Any amended complaint shall be filed on or before February 17, 2020. The Court requests that the chambers copy of any amended complaint be a redlined version, in color. Failure to meet the deadline to file an amended complaint or failure to cure the deficiencies identified in this Order will result in a dismissal of Plaintiff's claims with prejudice.
For the amended complaint, pursuant to the PSLRA and the Federal Rules of Civil Procedure, and for the sake of clarity and efficient case management, Plaintiff is directed to set out in chart form their securities fraud allegations under the following headings on a numbered, statement-by-statement basis: (1) the speaker(s), date(s) and medium; (2) the false and misleading statements; (3) the reasons why the statements were false and misleading when made; and (4) the facts giving rise to a strong inference of scienter. The chart may be attached to or contained in the amended complaint, but in any event will be deemed to be a part of the amended complaint.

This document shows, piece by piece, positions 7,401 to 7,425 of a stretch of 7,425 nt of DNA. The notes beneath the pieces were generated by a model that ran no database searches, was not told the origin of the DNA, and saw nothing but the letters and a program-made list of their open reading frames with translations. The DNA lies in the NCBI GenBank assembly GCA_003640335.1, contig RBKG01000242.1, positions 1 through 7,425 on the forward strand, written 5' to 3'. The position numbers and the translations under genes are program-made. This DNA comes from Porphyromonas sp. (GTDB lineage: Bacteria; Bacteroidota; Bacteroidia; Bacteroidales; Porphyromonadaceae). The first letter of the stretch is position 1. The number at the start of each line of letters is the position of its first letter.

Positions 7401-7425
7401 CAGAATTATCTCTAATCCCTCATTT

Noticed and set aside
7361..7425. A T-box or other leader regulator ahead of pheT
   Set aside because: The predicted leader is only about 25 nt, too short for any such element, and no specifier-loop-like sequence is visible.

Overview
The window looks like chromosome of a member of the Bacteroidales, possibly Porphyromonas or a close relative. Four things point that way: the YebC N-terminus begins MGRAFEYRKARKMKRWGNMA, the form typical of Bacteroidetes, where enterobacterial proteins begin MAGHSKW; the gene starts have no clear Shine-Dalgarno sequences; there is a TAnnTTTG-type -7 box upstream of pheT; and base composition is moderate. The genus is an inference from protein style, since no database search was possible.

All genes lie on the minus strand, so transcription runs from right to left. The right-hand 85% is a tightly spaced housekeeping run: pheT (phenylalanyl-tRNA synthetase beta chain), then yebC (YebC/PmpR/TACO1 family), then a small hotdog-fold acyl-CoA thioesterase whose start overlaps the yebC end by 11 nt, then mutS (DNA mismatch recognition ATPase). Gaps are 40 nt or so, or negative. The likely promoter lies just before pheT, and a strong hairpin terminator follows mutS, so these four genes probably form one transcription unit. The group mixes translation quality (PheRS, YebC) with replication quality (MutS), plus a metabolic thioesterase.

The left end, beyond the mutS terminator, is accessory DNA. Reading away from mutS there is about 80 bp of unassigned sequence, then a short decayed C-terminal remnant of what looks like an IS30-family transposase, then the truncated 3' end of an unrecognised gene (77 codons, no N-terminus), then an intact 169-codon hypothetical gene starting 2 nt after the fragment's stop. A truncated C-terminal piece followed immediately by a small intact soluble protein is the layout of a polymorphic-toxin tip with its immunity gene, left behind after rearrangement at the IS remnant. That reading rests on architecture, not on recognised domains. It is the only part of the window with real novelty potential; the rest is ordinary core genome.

IT IS SO ORDERED. Dated: December 17, 2019
BETH LABSON FREEMAN
United States District Judge